Other performances I’m getting involved in (hopefully) are still at early discussion stage. I think one of this year’s goals could be to actually perform or have performed some of my musical work. It’s almost two years now since I made another step I thought I would never do again and started thinking about and pursuing some musical activity. Now, in the same way that I have taken myself, and my camera, ‘out there’, it may be time to do the same with myself and my keyboard.

If I don’t achieve it, I am NOT going to beat myself up over it – I am determined that I have put those days behind me now.

Better late than never – Happy New Year!

After years of ‘giving in’ to the effects of depression, and perhaps the harsher oppression of its treatment, I feel like I am starting to surface. I was discussing the Prozac effect with someone recently and they summed it up as like being under water. That is spot on – it is just like being submerged in murky waters. What you hear is only half heard, what you see is only half seen, and what you feel is crushed.

This past week, I have been learning and relearning some of the graphics software I have. Okay I haven’t produced great works of art, but as doodles go, they represent a huge progression from a blank screen.


For me the major impact of the last few weeks has been a desire to compose music again. I have just got all the notes down for a 2 minute introduction to a string quartet. I have carried the theme around in the depths of my mind for several years now. In that time my perception of contemporary music and the reality of it have slipped further apart. I am aiming to make the music more simple than I used to strive for, without being ‘trite’.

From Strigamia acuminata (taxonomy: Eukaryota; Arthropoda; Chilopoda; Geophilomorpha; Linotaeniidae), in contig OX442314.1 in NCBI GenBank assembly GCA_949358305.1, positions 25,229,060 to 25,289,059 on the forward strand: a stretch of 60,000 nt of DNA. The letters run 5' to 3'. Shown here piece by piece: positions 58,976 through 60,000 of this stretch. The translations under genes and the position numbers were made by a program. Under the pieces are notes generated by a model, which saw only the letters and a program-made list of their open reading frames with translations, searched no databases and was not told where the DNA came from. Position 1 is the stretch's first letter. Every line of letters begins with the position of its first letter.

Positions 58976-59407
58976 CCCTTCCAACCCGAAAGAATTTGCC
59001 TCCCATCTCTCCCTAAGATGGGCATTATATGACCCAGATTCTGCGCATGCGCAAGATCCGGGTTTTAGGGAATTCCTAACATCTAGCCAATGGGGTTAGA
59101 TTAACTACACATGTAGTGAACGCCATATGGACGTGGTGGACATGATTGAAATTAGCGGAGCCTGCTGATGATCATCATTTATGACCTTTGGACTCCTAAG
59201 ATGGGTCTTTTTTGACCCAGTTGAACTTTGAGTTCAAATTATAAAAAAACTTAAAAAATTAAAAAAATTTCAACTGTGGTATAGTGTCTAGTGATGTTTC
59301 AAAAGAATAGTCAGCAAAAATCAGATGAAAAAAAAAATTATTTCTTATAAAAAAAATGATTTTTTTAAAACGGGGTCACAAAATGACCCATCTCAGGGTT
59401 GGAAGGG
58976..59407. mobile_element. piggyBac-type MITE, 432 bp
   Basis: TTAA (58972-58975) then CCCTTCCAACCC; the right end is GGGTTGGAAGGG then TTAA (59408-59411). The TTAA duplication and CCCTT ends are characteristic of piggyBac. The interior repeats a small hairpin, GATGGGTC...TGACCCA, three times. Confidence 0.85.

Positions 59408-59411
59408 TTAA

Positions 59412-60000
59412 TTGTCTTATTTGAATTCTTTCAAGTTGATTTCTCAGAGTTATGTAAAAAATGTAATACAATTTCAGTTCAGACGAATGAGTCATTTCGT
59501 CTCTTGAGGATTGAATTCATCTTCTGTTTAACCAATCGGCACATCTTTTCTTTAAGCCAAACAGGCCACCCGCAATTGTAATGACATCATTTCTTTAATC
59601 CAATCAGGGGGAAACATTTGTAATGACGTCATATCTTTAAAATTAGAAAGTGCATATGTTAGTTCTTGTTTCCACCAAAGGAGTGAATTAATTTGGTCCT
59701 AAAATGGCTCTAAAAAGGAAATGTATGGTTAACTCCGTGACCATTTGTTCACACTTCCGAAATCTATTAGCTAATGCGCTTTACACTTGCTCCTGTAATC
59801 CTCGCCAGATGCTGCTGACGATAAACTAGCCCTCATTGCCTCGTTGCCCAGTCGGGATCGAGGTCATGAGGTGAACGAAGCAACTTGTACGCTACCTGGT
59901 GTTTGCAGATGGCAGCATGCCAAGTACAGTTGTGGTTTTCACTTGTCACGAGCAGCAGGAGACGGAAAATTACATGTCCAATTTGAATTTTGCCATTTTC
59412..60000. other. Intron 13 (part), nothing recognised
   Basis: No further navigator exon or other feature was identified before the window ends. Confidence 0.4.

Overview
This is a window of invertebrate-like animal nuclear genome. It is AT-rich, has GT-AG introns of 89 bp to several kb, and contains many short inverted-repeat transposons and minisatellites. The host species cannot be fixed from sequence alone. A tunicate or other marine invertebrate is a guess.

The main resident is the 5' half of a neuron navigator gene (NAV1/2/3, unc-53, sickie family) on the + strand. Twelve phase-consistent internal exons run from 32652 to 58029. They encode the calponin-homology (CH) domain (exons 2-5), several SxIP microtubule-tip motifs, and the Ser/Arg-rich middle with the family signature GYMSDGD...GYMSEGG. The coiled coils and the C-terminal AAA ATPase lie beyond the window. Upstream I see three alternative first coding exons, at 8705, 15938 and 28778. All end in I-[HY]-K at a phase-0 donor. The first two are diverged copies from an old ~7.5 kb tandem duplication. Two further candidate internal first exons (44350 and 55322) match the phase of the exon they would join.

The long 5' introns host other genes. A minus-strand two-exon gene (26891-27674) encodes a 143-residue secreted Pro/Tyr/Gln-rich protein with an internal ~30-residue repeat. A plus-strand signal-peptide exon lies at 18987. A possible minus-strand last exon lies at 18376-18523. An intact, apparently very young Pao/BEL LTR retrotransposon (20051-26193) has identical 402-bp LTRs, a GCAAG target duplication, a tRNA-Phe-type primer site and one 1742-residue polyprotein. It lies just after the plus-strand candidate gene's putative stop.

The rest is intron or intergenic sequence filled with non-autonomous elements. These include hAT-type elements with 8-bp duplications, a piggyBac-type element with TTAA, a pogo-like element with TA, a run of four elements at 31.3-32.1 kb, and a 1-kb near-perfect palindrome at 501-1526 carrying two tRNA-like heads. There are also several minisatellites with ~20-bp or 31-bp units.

As I said, I’ve got all the notes down. It is still ‘in the raw’; it lacks any other kind of ‘marks’ on the page as yet (dynamics, phrasing, etc).


The other simple pleasure, that became a highlight of the week for me, is when I walked through the local park and spotted a heron. That is the last thing you expect to see in South Liverpool, but there it was bold as brass. The picture below is a photo that I have ‘sketchified’.

Heron

http://www.guardian.co.uk/music/2013/may/29/stravinsky-rite-of-spring

29th May 1913, ‘The Rite of Spring’ received its first performance at the Théâtre des Champs-Élysées in Paris. To say it was not well received would be an understatement. The audience, accustomed to ‘safe’ musical tradition, rioted. The music was Avant-garde – it broke ground with it’s polytonality (non-adherence to any one key) and constantly shifting time signature, harsh jagged rhythms – all very new to musical audiences at that time. The choreography was also harsh on the sensibilities of the delicate Paris audience. For starters it dealt with Pagan fertility rites. Shock, horror!

My first experience of ‘The Rite’ was probably like a lot of others, although I was only dimly aware of it at the time. It in a setting of cartoon dinosaurs and stuff – mingled amongst hippos in tutus dancing to Tchaikovsky’s Nutcracker, and Mickey Mouse dressed as The Sorcerer’s Apprentice. As fabulous as ‘Fantasia’ was to me as a young child, it wasn’t until a few years later when I listened to it as a piece of music in its own right (no pun intended) that I could begin to comprehend what a monumental moment in musical history this work was.

I began to hear the magic of the music – and the sheer difference to all that had been before. I got hold of the orchestral score of the work and would follow it avidly while I listened. To me at fifteen it was vibrant, exciting and still ‘fresh’. It changed the way I listened to unfamiliar (to me) music and sparked a major interest in the contemporary music of my youth, and a need to compose music which stayed with me to some extent until now. And the beauty of a piece like ‘The Rite’ is that 40 years on from my first serious listening to it, it is still as vibrant and fresh to me now.